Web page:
Outback MagazineOutback Magazine


Saltbush survivors

Bob McFarlandIf low wool prices don't make life tough enough, environmental problems that confront the McFarland family of Oxley Station would beat many other landholders. But undaunted, and often using conventional methods, they have found the formula for success in unforgiving country.

Story: Kellie Penfold
Photographs: Lynn McColl

If he didn't wear a grin from ear to ear the whole time he's telling his tale of woe, you'd swear Bob McFarland was just about buggered.

Out on Oxley Station near the tiny village of Oxley on the Lachlan River in south-western NSW, things are crook.

The wool clip is worth next to nothing, carp have taken over the river flowing through the property to such an extent that the banks are eroding and the water is almost mud, the federal government's gun buy-back scheme has virtually eliminated a profitable sideline of enticing visiting pig shooters, pressure on water for irrigation and chemical use upstream has left the McFarlands with the "sewer end of the Lachlan", bureaucrats are making farming harder, and NSW Fisheries ignore Bob so much he calls it the Carp protection Authority because he reckons it doesn't realise the damage caused by the introduced species.

Oxley Station"The carp used to swim past my house with streamers and balloons and blowing whistles. At least now they wear hard hats and carry guns," Bob jokes as he produces a bottle of Charlie Carp, a garden fertiliser made from dead carp - the best use Bob can find for the destroyers of the river.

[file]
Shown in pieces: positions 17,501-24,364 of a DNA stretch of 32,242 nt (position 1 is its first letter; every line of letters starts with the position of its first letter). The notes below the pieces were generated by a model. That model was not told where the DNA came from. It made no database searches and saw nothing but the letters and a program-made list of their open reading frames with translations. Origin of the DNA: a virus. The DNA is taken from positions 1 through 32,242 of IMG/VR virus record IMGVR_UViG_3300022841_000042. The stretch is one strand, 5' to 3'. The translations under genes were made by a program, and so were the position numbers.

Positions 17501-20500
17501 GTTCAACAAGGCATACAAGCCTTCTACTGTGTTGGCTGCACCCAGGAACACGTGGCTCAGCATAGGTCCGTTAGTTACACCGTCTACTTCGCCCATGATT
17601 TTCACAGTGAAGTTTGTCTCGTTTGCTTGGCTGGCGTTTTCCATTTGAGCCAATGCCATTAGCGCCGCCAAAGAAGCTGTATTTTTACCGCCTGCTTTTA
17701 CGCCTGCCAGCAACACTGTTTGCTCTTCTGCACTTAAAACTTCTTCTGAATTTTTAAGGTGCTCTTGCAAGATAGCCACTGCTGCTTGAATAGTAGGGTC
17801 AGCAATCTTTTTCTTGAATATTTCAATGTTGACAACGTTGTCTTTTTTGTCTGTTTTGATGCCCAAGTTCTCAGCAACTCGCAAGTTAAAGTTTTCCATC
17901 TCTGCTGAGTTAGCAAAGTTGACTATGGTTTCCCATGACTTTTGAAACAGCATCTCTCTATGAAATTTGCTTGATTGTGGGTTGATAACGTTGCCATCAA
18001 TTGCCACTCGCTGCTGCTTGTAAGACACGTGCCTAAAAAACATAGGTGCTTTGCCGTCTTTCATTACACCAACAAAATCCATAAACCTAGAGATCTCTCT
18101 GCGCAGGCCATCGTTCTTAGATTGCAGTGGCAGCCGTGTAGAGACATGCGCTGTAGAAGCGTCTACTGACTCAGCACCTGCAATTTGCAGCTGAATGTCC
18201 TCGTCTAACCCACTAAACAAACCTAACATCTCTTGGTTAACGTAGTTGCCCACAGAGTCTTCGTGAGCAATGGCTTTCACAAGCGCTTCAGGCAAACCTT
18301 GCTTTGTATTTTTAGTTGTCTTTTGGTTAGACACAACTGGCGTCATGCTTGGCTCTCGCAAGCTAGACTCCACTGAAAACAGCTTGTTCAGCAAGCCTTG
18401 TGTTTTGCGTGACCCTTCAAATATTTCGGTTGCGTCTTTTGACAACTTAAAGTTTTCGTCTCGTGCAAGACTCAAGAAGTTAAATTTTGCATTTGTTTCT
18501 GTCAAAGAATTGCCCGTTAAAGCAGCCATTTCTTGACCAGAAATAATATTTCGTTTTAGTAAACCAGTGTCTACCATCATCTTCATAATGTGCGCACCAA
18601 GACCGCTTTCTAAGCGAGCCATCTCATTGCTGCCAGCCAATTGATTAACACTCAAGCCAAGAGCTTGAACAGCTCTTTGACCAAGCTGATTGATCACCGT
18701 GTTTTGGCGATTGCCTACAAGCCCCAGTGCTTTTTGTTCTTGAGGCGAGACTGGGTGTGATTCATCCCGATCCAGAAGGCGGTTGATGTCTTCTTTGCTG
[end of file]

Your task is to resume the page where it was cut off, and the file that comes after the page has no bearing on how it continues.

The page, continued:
Charlie Carp Bob or Saltbush Bob ( two names his friends bestow on him) and his wife Errolly, their son Andrew and his fiancee Vanessa Wilkes and their daughter Fiona and her husband David Coleman, are custodians of some of the Riverina's most significant pastoral history.

Despite the challenges they are fighting back.

Using holistic management techniques and practising "clean green" agriculture, they have decided to work with Mother Nature and Father Time to turn the historic property into a showpiece for tomorrow. Story end

Full story: Issue 13, October-November, 2000

Go to:

Subscribe today

Subscribe now and receive each bi-monthly issue for only $45 mailed to any address in Australia. Overseas rates at Subscription Centre. OUTBACK has been Australia's fastest-growing magazine for the past two years in a row.

R.M. Williams Summer 2004/5 Catalogue

Visit rmwilliams.com.au for R.M.Willams history, news and the on-line product catalogue